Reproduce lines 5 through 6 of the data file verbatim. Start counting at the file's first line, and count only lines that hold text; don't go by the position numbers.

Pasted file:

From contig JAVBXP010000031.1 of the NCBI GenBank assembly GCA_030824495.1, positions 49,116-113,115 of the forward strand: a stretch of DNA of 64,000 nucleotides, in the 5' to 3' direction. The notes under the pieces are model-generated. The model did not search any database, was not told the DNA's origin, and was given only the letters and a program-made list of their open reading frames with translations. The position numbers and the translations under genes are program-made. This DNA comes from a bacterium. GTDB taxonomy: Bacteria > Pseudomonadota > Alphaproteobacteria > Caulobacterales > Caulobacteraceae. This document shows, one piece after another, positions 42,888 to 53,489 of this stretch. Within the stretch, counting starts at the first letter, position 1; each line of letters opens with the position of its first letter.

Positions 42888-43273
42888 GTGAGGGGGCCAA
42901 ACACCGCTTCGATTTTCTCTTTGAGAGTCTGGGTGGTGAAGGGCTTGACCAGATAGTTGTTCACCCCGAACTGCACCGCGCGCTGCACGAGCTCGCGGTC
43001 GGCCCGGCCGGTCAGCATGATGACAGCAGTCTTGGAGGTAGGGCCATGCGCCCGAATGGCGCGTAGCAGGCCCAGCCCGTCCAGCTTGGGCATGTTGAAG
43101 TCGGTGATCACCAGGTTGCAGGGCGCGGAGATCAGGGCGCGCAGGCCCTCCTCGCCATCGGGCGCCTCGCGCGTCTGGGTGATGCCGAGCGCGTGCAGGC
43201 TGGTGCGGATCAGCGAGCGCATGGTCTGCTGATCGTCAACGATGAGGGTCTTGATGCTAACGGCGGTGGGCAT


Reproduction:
43001 GGCCCGGCCGGTCAGCATGATGACAGCAGTCTTGGAGGTAGGGCCATGCGCCCGAATGGCGCGTAGCAGGCCCAGCCCGTCCAGCTTGGGCATGTTGAAG
43101 TCGGTGATCACCAGGTTGCAGGGCGCGGAGATCAGGGCGCGCAGGCCCTCCTCGCCATCGGGCGCCTCGCGCGTCTGGGTGATGCCGAGCGCGTGCAGGC